Prime Minister Narendra Modi on October15 condemned the rabble-rousing by the fringe elements on issues like Dadri lynching and Pakistani singer Ghulam Ali’ out that it was unfair to blame the Centre for them. It took him more than a fortnight to speak on Mohammad Akhlaq’s lynching.
Soon after Modi’s opening up, the BJP and RSS swung into action to control the damage in Bihar. Party president Amit Shah summoned motor-mouthslike Haryana chief minister ML Khattar, Union minister Sanjeev Balyan, party MP from Unnao Sakshi Maharaj and Uttar Pradesh MLA Sangeet Som to the party headquarters and “reprimanded” them up for “making unnecessary inflammatory remarks,” by the time Modi and Shah shifted to damage control mode, two phases of elections in Bihar had already been held.
It is possible that the BJP might have fared better had they taken the midway course correction much earlier. There are chances that these efforts, coming a bit too late in the day, may not have the desired impact on the remaining three phases of elections either. Bihar will be the greatest loser if the BJP loses but it may be a boon in disguise for the nation.
Let us discuss the impact of BJP’s defeat in Bihar. RJD’s utter misrule of Bihar for 15 years from 1990 – first under Lalu Prasad and then his wife Rabri Devi after he was jailed in the infamous fodder scam – are well known. In his election rallies, Modi may have repeated umpteen times that there was “Jungle Raj in Bihar” during RJD’s rule but it was none other than the Patna High Court which had made this observation for the first time in 1997. Bihar saw asemblance of development for about seven years from 2005 to June 2013 till JD(U) and BJP together ruled the state together under Nitish Kumar. However, the state has again started slipping back to the jungle raj days ever since Nitish walked away from the alliance and joined hands with Lalu.
The Yadav strongman is known not only for corruption and promoting crime in the state but also for his regressive politics, based on caste and communalism. He panders mostly to Yadav and Muslim vote banks. And he openly said so during the Swabhiman Rally in Patna on September 30. He escaped law at that point in time because the model code of conduct (MCC) was not in force. But now, the Election Commission has sent notices to him for making speeches violative of MCC.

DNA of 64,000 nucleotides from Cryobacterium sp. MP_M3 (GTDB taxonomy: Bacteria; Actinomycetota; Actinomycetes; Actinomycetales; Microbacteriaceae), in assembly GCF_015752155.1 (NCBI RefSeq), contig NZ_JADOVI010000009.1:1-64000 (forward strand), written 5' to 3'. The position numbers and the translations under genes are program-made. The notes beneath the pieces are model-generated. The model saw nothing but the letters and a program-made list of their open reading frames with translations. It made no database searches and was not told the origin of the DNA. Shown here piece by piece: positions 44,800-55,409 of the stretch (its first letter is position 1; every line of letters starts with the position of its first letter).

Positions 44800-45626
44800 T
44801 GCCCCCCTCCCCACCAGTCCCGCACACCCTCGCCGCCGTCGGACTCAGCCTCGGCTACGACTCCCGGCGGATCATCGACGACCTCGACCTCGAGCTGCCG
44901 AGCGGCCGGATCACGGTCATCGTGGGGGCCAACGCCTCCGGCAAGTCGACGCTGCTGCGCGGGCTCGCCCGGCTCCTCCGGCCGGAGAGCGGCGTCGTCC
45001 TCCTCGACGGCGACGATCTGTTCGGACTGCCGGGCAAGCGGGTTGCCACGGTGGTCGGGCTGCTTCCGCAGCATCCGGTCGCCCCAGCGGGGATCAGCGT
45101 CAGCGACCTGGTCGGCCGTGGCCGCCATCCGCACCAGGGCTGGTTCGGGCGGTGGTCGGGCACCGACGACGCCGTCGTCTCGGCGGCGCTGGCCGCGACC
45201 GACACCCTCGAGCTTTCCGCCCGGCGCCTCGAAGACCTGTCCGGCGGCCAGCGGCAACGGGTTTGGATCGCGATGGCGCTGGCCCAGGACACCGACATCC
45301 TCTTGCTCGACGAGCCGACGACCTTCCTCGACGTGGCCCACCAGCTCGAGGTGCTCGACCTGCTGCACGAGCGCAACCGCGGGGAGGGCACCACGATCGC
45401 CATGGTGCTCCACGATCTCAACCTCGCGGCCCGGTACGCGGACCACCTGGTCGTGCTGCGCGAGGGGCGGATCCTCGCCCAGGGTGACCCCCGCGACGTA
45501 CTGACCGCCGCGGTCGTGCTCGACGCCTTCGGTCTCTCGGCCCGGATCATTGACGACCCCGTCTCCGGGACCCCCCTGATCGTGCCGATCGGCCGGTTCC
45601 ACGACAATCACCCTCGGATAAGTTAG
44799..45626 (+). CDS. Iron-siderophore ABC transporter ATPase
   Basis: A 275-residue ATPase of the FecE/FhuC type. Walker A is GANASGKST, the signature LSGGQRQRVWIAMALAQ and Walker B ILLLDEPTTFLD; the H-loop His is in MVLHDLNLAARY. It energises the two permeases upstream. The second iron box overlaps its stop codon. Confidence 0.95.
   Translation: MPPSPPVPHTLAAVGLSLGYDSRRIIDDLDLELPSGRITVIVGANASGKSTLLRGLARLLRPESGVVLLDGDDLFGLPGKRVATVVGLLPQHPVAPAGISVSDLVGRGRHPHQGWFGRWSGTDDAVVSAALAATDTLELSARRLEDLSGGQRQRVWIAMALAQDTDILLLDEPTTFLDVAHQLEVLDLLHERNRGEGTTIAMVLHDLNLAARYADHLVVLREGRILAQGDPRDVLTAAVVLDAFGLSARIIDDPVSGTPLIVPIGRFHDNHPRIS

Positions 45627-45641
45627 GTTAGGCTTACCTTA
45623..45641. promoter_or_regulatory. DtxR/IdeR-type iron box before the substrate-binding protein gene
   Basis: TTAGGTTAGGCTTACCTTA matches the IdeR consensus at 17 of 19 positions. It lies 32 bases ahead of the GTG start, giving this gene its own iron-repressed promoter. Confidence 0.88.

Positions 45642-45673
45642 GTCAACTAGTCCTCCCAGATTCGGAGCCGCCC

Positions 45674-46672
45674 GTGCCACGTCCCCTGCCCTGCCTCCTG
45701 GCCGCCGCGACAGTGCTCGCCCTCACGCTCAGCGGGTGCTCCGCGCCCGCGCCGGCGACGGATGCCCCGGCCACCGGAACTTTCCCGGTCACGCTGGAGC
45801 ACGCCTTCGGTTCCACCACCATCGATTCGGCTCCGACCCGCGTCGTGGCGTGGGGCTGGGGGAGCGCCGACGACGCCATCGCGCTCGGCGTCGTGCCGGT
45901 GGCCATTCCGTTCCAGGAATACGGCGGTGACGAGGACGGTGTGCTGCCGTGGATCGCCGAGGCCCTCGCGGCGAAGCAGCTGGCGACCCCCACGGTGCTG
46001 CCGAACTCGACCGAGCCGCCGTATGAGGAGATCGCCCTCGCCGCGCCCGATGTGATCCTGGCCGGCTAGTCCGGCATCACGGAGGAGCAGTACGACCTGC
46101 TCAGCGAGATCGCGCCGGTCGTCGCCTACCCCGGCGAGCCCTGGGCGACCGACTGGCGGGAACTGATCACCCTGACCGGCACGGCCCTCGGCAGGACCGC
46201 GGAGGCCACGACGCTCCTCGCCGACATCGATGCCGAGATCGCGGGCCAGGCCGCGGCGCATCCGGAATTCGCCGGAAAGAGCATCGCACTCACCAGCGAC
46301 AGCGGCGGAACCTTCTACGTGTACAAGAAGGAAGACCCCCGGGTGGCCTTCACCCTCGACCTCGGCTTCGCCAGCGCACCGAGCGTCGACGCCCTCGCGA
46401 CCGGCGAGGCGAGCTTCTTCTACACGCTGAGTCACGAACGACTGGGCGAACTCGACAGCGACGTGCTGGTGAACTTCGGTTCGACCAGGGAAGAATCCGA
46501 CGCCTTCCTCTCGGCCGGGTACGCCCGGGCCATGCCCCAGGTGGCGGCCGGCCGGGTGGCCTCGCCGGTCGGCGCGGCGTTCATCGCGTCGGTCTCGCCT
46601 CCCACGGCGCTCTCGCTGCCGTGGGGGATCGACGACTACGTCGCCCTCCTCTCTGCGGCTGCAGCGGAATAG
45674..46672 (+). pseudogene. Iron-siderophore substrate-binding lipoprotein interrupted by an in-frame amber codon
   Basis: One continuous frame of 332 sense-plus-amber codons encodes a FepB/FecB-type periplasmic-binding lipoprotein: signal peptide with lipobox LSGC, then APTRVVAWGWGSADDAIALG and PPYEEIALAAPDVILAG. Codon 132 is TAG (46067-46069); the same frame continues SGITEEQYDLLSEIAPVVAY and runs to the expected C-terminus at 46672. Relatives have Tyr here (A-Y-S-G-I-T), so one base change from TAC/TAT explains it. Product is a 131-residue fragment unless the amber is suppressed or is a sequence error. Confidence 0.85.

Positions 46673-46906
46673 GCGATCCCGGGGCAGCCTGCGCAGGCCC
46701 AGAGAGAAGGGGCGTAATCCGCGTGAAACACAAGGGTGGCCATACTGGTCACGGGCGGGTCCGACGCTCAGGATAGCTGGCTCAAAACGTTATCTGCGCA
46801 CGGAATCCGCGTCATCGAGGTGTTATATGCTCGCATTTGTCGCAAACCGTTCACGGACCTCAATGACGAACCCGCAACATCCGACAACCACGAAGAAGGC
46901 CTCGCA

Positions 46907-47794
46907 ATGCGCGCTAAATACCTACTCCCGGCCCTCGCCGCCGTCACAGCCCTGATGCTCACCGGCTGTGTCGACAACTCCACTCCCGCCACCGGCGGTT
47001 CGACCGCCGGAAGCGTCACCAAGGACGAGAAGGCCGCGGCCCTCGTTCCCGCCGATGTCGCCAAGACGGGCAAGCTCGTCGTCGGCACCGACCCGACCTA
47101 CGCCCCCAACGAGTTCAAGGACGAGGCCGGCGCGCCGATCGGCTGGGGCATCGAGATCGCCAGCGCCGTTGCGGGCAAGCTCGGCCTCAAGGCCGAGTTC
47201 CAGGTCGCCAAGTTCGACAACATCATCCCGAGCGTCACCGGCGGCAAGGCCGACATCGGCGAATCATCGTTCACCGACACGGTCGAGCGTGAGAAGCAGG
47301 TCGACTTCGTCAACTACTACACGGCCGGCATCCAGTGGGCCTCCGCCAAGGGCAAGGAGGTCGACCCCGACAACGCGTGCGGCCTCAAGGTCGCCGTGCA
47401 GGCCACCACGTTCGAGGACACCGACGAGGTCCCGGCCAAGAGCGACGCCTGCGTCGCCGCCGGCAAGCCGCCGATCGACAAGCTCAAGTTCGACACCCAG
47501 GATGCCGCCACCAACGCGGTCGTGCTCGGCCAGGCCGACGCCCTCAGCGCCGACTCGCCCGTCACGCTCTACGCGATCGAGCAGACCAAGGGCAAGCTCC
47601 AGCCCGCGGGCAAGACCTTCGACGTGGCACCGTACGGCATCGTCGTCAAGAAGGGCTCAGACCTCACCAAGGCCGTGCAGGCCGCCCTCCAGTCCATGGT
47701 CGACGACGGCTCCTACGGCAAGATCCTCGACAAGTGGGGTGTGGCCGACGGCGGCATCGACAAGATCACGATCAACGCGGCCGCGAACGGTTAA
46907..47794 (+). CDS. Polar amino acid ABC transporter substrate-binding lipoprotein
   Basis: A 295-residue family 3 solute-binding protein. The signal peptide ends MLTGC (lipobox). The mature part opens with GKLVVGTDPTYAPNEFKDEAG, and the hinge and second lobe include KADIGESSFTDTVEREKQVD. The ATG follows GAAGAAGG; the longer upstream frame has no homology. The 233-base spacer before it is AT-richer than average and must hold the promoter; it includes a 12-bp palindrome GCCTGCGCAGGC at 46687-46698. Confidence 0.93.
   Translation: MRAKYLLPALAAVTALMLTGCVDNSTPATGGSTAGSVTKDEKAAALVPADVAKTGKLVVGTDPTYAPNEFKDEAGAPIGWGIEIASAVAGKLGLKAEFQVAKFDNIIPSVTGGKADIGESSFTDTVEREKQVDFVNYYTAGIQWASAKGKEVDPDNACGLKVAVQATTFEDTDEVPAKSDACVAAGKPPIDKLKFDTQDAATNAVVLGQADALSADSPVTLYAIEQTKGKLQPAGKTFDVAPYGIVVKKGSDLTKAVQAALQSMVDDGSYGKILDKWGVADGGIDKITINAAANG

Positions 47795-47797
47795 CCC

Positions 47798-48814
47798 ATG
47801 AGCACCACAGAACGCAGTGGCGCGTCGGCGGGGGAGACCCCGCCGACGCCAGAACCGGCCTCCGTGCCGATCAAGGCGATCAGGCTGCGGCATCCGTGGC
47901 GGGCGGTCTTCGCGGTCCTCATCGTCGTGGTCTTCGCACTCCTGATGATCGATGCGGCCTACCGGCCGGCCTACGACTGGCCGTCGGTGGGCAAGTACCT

Once the Grand Alliance comes to power, Lalu will certainly dominate it and extract his pound of flesh. Though Nitish would be the chief minister, Lalu would run the government by proxy. He has already claimed that both his sons would be cabinet ministers and would run the government.
Debuting in these elections, his sons Tej Pratap Yadav and Tejaswi Yadav are contesting contest from Yadav-dominated Mahua and Raghopur seats respectively. Hence, the kind of rule Bihar will witness for the next five years can well be imagined.
BJP’s earlier agenda Godse Mandir, Genocide of Muslims, Inflammation, Dal 210, Onions 70, Electricity is now 5Rs. Per unit from 2.2, Beef Bangs, every housewife is calling Modi’s name, yet Lalu in Bihar would be Wolf in Henhpouse.
Nothing can be worse for Bihar than a defeat for the BJP-led NDA. However, it will also serve as a god send for the nation. A drubbing in Bihar will have a sobering impact on the BJP. It will realise that letting the rabble rousers have a free run does not help. While the fringe elements have started taking law into their own hands and indulging in violence, party leaders like Union ministers Mahesh Sharma and Sanjeev Baliyan, Haryana chief minister ML Khattar, MP Sakshi Maharaj, Uttar Pradesh MLA Sangeet Som and others are making controversial and provoking statements.
Also , its ally – the Shiv Sena – is holding the government in Maharashtra to ransom. While all these things are happening, the BJP is seen looking the other way.
Modi came out in the open over the contentious issues quite late in the day. But one would only wish he shows promptness in presenting his side of the view. Any silence on his part not only dents his image and that of the country but also harms the BJP. For instance, Modi tried his best to restrict the political discourse for the ongoing Bihar Assembly elections to developmental and governance issues. He himself had digressed in the initial laps of his Parivartan rallies by launching personal attacks on Nitish but finally was successful in steering the discourse away from personal barbs.
The PM has been trying hard to attract investment in India and push developmental projects. He has also been seen trying to improve ties or strengthening them with several countries. However, all his efforts are being negated by the uncharitable acts and remarks by the fringe elements, his ministerial colleagues, party leaders and an alliance partner like the Shiv Sena.
A defeat in Bihar will teach the BJP a lesson and force it to plunge in the forthcoming Assembly elections by talking just development, the plank on which Modi rode to power at the Centre. But it has also led to a dilemma for the voters in Bihar – whether or not to vote for the BJP. A win for the party will be good for the state but it will may further embolden the bigots to derail the development agenda.
Nitish’s voters too face the same dilemma – whether or not to vote for him. Nitish’s “Sushasanbabu” image does attract them but the spectre of Lalu’s “Jungle Raj” drives them away.
The views and opinions expressed in this article are personal, and it is not to offend anybody.
(Author is an Export Entrepreneur, Journalist, Engineer and Social Activist Against Animal …
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